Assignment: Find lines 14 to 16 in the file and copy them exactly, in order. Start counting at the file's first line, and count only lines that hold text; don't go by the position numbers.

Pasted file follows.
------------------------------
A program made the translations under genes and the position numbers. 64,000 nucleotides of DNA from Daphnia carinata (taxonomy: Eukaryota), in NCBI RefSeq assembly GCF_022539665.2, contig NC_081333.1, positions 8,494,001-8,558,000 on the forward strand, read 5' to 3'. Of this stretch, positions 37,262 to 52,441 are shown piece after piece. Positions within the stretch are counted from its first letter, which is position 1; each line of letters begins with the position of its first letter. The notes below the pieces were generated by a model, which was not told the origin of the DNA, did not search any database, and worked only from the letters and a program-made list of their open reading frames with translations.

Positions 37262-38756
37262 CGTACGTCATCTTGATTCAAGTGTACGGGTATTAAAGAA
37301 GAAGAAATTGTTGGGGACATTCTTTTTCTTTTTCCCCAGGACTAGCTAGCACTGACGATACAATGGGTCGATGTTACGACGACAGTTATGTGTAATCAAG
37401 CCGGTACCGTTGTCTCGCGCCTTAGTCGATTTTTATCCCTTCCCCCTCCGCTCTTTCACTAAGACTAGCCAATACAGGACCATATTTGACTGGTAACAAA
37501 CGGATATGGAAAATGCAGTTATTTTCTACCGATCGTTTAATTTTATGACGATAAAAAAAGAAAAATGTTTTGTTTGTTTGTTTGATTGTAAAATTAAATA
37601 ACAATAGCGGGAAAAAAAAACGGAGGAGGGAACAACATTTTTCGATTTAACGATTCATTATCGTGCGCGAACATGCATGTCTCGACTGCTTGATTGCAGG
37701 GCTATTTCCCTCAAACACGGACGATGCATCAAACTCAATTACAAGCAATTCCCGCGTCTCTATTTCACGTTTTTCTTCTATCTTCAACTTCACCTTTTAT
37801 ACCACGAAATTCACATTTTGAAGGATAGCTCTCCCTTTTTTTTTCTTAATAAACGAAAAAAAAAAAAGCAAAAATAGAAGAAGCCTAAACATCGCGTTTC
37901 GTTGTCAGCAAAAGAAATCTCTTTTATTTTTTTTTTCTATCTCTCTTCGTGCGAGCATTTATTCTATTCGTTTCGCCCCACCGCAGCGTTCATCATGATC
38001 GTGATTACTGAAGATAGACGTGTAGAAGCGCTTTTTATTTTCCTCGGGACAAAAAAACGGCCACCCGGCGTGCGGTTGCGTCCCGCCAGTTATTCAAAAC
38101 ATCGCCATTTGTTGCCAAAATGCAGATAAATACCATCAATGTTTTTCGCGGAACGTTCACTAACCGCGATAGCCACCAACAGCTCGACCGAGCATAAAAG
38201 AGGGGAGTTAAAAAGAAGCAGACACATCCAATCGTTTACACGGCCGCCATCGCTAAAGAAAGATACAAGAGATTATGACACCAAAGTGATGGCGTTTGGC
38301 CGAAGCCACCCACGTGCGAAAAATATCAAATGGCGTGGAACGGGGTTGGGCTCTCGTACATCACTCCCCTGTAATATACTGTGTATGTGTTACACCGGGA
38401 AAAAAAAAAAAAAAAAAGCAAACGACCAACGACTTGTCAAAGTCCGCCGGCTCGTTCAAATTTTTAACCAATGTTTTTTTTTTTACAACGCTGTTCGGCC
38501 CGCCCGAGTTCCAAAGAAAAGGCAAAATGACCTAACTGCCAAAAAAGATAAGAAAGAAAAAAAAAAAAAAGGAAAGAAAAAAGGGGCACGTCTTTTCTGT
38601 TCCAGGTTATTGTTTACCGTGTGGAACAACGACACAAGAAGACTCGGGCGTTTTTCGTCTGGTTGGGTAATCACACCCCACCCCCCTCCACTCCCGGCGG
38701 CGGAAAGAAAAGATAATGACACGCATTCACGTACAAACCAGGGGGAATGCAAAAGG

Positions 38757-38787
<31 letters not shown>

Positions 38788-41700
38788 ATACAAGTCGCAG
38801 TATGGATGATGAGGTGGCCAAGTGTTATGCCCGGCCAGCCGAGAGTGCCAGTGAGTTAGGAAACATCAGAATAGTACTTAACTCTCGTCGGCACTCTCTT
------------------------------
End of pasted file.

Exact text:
38301 CGAAGCCACCCACGTGCGAAAAATATCAAATGGCGTGGAACGGGGTTGGGCTCTCGTACATCACTCCCCTGTAATATACTGTGTATGTGTTACACCGGGA
38401 AAAAAAAAAAAAAAAAAGCAAACGACCAACGACTTGTCAAAGTCCGCCGGCTCGTTCAAATTTTTAACCAATGTTTTTTTTTTTACAACGCTGTTCGGCC
38501 CGCCCGAGTTCCAAAGAAAAGGCAAAATGACCTAACTGCCAAAAAAGATAAGAAAGAAAAAAAAAAAAAAGGAAAGAAAAAAGGGGCACGTCTTTTCTGT